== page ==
- Sarah Friar, who has served as CFO of electronic payments company Square since 2012, announced this week that she is leaving the company in December to lead Nextdoor.com, according to a company release. Shares of Square dropped by as much as 15% upon the news, according to CNBC.
- Friar’s hire was well received among analysts and investors, according to Skift Table, and analyst Andrew Jeffrey said her leadership was more instrumental to Square’s emergence as a “true payments disruptor and impressive growth story” than even CEO Jack Dorsey.
- Square has evolved from a credit-card reader for street vendors into a payments and software tool for retailers across a number of verticals, including the restaurant industry. Since its IPO in late 2015, Square has more than doubled its value.
Square has been enabling small food vendors — such as food trucks — since its beginning, helping to level the playing field across the restaurant space in enabling ease of payments. The company held to that objective as it evolved into the world of omnichannel.
Omnichannel payments have emerged as one of the company’s major growth drivers. As Friar told Newsday recently, “Helping those entrepreneurs meet buyers wherever they are, whether it’s in your store, a popup, an ecommerce presence, a marketplace, a messaging app, something voice activated … We need to make sure small businesses can meet those buyers wherever they are in the same way that big businesses are approaching it.”
Friar often referenced the unique challenges food businesses specifically had to overcome to ensure convenient payments: “In food, people eat in my restaurant or stand in my café at lunch to buy their lunch, but then they might go on their app and order for delivery. They might go on their app and order for pickup," she told Quartz in an interview this summer.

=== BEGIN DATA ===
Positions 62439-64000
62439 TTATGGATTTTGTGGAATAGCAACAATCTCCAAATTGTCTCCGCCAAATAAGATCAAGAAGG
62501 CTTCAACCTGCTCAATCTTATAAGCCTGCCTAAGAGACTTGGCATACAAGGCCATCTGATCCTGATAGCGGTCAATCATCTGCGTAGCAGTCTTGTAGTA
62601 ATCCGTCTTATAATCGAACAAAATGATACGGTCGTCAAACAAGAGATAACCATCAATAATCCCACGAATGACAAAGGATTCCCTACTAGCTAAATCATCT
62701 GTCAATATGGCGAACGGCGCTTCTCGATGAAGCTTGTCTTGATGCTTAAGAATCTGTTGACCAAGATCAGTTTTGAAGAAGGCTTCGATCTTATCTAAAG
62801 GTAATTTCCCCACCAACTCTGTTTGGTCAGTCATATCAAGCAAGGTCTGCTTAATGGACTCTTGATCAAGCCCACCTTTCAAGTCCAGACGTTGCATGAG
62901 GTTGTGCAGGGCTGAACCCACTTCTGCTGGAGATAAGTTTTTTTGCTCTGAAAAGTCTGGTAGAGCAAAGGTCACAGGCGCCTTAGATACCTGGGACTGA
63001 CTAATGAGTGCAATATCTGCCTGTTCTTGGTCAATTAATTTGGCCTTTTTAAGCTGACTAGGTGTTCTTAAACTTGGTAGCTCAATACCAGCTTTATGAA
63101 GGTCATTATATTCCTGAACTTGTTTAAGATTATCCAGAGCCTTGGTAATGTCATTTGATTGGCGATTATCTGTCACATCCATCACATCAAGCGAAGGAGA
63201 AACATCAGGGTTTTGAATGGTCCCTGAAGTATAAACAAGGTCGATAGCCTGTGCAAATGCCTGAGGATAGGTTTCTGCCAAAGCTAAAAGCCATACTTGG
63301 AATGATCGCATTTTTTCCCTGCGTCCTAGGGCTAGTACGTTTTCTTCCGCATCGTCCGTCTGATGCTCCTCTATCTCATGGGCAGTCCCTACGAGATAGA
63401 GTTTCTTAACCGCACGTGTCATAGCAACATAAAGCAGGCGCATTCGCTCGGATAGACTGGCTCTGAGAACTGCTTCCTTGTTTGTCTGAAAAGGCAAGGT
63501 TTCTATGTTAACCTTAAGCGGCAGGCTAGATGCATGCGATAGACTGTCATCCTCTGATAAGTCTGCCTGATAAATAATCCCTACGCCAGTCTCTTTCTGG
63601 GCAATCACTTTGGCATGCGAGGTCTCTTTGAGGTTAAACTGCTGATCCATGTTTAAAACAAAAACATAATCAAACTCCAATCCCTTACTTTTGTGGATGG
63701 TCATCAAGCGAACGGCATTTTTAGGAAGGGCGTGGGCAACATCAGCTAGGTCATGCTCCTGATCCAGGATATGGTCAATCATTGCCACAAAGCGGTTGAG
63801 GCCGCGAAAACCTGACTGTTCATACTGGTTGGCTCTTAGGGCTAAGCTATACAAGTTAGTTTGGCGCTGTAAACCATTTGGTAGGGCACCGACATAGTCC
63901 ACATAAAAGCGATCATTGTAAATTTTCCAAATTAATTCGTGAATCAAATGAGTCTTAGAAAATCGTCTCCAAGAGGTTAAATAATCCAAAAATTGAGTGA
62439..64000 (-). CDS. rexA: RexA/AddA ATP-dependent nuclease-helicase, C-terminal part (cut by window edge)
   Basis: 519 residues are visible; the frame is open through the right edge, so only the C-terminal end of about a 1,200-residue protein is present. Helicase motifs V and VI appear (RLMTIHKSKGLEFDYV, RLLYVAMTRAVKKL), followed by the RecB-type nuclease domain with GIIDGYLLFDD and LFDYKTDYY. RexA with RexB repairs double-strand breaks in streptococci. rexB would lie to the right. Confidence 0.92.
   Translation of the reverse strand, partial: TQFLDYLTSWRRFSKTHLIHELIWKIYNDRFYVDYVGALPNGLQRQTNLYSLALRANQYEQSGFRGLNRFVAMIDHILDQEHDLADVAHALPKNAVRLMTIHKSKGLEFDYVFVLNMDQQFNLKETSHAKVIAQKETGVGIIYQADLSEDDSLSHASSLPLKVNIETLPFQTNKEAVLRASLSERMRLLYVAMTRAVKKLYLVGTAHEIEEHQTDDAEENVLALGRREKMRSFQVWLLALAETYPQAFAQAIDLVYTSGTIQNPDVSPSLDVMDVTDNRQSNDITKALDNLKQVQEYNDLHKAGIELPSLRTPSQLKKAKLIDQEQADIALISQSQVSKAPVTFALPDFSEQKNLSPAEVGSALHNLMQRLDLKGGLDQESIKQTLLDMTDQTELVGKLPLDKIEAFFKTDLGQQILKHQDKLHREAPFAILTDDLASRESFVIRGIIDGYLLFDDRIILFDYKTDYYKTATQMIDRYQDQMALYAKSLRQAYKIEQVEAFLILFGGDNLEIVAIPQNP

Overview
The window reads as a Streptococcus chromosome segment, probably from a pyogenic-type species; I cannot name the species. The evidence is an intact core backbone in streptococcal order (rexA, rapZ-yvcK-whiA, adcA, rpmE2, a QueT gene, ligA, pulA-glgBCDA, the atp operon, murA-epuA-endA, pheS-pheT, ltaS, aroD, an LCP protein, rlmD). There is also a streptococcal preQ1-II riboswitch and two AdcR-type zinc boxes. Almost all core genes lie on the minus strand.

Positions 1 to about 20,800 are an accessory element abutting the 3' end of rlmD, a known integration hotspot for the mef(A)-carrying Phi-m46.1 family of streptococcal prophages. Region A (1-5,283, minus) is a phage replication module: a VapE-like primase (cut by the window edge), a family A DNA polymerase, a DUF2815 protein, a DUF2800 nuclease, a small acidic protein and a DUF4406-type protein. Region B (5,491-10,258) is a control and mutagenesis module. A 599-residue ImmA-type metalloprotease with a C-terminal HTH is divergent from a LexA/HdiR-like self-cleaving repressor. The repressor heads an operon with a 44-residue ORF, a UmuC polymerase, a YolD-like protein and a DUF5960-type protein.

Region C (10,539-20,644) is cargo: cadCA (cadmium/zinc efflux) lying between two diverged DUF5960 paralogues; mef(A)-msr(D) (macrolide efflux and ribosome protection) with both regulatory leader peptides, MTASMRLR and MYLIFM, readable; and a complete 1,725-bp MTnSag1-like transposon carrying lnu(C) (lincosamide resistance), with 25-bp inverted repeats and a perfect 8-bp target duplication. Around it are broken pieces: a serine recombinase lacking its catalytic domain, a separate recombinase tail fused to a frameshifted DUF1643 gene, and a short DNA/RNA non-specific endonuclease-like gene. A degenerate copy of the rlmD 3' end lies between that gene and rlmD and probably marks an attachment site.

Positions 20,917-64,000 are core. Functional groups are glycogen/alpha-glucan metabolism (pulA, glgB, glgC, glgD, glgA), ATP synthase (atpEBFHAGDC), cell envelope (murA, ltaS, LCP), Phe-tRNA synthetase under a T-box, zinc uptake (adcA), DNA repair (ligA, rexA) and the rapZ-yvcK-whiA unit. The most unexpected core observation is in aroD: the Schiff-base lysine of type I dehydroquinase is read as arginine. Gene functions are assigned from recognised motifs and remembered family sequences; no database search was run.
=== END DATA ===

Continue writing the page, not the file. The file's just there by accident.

This acknowledgment reflects Friar's role as a lead architect in Square’s restaurant strategy, which has consistently grown and now includes Square for Restaurants, a recently-launched POS for larger, full-service restaurants. During the company’s Q2 earnings call, Dorsey said this product can help restaurants “more easily manage operations so that service can spend more time delighting diners.”
So, while Square has long helped small restaurants compete on payments, the company has grown big enough to provide solutions across the entire restaurant industry. Notably, its Caviar platform for delivery and pickup services more than doubled its revenue year over year in Q2. Square for Restaurants, along with Caviar, Zesty (for catering) and Weebly (web design) illustrates that Square is creating a formidable restaurant payments and services platform. The restaurant business represented a quarter of Square’s gross payments volume in Q2.
Friar’s exit could potentially slow the company’s growth in this space. With Dorsey splitting his CEO duties between Square and Twitter, Friar has been a major visionary behind Square’s strategies. As the payment platform continues its rapid growth in the restaurant space, the company would be wise to hold to Friar’s omnichannel priority, especially as delivery, catering and carry out continue to grow.
The runway is long in this space. Square, for example, estimates there are 21 million small and medium-sized businesses in the U.S., and they combine to generate around $6 trillion in revenue. In 2017, gross payment volume across Square's platform totaled just $56 billion, which means Square captured 1.8% of what it sees as its potential market, according to The Motley Fool.
If Square misses a beat upon Friar’s departure, it could provide an opportunity for the busy payments category to catch up. PayPal’s recent acquisition of iZettle, GrubHub’s purchase of LevelUp and Uber’s collaboration with Barclays and Green Dot are just a few potential threats. Ultimately, restaurant customers are likely to benefit from any increased competition in the payments space as innovation and growth continue.